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Friday, April 29, 2011

Right social skills are essential to succeed in workplace

Tiziana Casciaro, a professor at Harvard Business School, says, "People who lack social competence end up looking like they lack other competencies too." And in today’s world where technical skills are given more importance than social skills, seeking expert coaching to improve on them is a worthwhile investment.

The kind of relations an individual develops and maintains at his workplace defines his professional success. The way the person relates himself to others has a direct impact on his emotional state and hence his performance.

The social relationships of a person determine the quality of life he can have. Good relationships make life more fulfilling and complete. Social support is necessary to accomplish tasks, succeed and grow.

Especially at the workplace, the relationships between the team members, managers and clients decide the future of not just the individuals but also of their teams and the organisation on the whole.

With businesses getting more global today, the need to improve one’s social skills is more than ever before. This begins with working on one’s communication skills, a vital aspect of social skills.

To make interactions effective or build good relationships, communication skills are very important. It is observed that while some people lack proper communication skills, some others have the necessary skills but lack the confidence to exercise them. In either case, the individual can improve by trial and error and repeated practice.

Some areas linked to communication that one has to work on are:

• Conversation skills
• Nonverbal communication skills
• Assertiveness
• Likeability

Good conversation skills are not just about using the right words; they are more about following the right norms of conversation. The best way to pick up conversation skills are by observing people; understanding what keeps a person interested in the talk and what turns him off from it.

Based on this information, you can shape your conversation to influence the other person. Reading books that deal with human nature and behaviour is also helpful.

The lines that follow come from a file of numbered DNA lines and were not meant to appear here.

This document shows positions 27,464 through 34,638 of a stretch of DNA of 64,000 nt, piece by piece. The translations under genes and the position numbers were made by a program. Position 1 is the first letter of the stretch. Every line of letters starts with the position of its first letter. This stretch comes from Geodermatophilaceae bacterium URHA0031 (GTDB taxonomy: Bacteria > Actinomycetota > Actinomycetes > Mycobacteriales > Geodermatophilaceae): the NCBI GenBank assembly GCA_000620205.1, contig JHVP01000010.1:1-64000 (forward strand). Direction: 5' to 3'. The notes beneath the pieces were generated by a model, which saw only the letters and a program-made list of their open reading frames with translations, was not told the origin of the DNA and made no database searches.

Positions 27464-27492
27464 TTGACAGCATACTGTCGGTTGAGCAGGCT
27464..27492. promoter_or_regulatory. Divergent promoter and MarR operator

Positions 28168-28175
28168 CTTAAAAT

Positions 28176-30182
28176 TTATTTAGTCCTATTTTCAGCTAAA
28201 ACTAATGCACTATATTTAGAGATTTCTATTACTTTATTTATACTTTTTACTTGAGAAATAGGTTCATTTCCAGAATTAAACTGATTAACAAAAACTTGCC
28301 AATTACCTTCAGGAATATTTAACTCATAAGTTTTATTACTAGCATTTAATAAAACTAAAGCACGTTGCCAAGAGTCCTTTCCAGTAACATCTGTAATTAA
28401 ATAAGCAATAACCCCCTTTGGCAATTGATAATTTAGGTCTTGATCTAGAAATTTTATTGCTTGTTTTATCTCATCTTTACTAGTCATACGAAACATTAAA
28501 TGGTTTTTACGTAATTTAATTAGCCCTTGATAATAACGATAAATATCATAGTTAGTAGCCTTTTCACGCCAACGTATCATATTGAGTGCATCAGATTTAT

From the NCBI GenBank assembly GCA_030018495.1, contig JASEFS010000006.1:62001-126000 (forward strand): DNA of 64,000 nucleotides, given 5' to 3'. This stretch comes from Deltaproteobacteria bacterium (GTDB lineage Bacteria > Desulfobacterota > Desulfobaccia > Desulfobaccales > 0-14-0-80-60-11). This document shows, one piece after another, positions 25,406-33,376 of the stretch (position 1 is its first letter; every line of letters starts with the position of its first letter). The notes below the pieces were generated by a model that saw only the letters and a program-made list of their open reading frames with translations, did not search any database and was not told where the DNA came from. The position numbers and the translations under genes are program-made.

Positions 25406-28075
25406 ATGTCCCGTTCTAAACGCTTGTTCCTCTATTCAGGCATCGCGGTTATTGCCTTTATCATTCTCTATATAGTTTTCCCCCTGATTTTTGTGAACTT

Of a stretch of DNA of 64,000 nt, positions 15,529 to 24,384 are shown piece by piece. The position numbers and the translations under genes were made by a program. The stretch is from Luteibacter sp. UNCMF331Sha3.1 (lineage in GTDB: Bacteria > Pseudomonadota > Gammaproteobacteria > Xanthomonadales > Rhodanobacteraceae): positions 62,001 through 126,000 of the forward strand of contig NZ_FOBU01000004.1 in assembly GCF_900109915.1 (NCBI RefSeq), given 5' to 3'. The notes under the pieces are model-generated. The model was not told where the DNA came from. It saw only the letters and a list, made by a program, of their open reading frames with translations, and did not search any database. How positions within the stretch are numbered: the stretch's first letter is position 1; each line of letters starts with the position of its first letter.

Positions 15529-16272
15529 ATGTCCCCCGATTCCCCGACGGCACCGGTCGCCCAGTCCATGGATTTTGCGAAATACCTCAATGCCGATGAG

Nonverbal skills: Nonverbal communication includes facial expressions, gestures and body language. While words express what you want to say, nonverbal cues can suggest what you mean to say. They inform your subjects about your emotional state, your attitude towards them and the subject of discussion and your knowledge on the topic. So, to create the right kind of impact on the other person, they should match your words.

The best way to improve nonverbal skills is by seeking feedback from friends and mentors and following their suggestions to improve.

Assertiveness: This is an important aspect of conversation in the context of building relationships and social skills. It is important that you project a right image of yourself, speak out your mind honestly and express yourself appropriately. You should express your needs, limitations, feelings, expectations and fears, while respecting those of others. Your approach should be non-threatening and non-judgemental.

Assertiveness can be a bit difficult to learn and can slip into aggressive or passive styles. Experimenting and learning from the outcome is the way to learn this skill.

Likeability factor: Likeability is another important aspect of social skills. It adds up to your ability to get along with others, make friends and resolve conflict. Executive coach Susan Hodgkinson says, "The people who are likeable actually care about other people and care about the connections they make."

Listening to others is the best way to express that you care about them. Then comes extending support. "Recognise what you’re trying to get done and who you are trying to get it done with. Then think beyond your own stuff to what the other people want," advises Hodgkinson. This approach makes others like you and willing to support you. But make sure you do not compromise this skill with assertiveness.

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Photo credit: Free Digital Photos

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